(2) I'm fascinated by that world. What motivates a person to join the military immediately after graduating from high school? How do they cope with coming home from a war-zone with flying bullets, to a residential neighbourhood with backfiring cars? It's got to be one of the most difficult re-integrations imaginable.

(3) Conflict. The single-most important facet of a novel is one that is rife in any war-zone. And I'm not talking about bullets. There may be a chain of command, but soldiers from the same team sometimes don't get on, and soldiers from different units often despise each other.

(4) Anybody can put on a suit and give orders from behind a desk. It takes a different kind of person to risk their life for their country or those whom they hold dear.

You just don't see those kinds of stories in horror or sci-fi or fantasy. Where's the fun in dealing with problems with magic or special abilities? Imagine a swarm of enemies bearing down on you with assault rifles, and you have only one clip left for your M-16. Isn't that just as scary as a horrible monster chasing after you?

I think so.  

Monday, 20 August 2012


One very wise author once said that writing is 60% research and 40% writing. While this figure may be anecdotal, I'd venture a guess that it isn't too far short of the mark, for there are times in my novels when I've done ten hours of research to write a 1,000-word scene. And while I am a strong advocate of writers throwing off the shackles and writing from the heart, plausibility plays a huge role in readers' suspension of disbelief.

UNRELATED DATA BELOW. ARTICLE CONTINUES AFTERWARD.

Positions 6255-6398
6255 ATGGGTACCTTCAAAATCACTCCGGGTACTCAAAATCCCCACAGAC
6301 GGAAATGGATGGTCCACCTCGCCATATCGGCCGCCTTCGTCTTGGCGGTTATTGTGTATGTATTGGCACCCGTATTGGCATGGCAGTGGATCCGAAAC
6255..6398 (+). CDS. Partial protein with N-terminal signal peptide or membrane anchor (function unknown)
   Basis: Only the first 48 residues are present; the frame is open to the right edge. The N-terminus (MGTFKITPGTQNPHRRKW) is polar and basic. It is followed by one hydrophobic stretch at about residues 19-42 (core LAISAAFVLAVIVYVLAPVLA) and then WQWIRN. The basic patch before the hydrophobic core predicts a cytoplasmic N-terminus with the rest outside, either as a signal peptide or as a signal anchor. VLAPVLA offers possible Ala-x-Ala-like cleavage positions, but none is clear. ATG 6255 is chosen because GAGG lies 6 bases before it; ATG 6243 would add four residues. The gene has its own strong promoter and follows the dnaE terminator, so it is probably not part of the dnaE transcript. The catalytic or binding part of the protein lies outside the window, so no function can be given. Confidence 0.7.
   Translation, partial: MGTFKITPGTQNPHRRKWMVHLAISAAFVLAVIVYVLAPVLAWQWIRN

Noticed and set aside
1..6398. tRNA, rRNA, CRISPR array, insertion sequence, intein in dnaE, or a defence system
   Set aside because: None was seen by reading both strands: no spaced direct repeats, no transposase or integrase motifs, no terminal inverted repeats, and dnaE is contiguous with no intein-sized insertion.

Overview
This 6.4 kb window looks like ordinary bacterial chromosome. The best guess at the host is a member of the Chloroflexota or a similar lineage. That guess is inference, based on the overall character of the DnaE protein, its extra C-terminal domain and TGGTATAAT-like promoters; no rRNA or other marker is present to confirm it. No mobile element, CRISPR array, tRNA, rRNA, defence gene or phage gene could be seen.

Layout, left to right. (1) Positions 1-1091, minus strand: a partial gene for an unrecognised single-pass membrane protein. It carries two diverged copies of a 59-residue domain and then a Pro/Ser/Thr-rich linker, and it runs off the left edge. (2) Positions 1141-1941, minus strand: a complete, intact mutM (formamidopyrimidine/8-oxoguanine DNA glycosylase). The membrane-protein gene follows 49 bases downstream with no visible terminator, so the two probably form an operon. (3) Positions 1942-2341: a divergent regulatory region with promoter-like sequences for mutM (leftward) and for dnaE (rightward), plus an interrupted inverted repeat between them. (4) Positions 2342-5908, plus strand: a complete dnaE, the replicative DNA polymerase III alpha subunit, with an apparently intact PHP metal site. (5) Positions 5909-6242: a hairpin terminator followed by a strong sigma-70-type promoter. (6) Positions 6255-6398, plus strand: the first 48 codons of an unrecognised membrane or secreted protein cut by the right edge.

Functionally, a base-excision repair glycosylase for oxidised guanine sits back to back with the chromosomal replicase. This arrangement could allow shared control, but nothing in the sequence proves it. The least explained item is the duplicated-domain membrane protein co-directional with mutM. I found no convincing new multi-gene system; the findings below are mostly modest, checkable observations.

A few years ago, on the adamant advice of a friend, I decided to read the first Twilight novel. I came on a scene where the narrator was referencing a time in Edward's (male lead) past where he fought a "coven of vampires in the London sewers". This event happened in 1739, if my memory serves correctly. At that point, I put the novel down and went away for a short walk; and though I finished it, I could never suspend my disbelief from thereon. Why, you ask? Simple. There were no sewers in London until they were built in 1865 by Joseph Bazelgette. Excrement flowed down the streets until it reached the river Thames. The author had referenced an event which could never have taken place.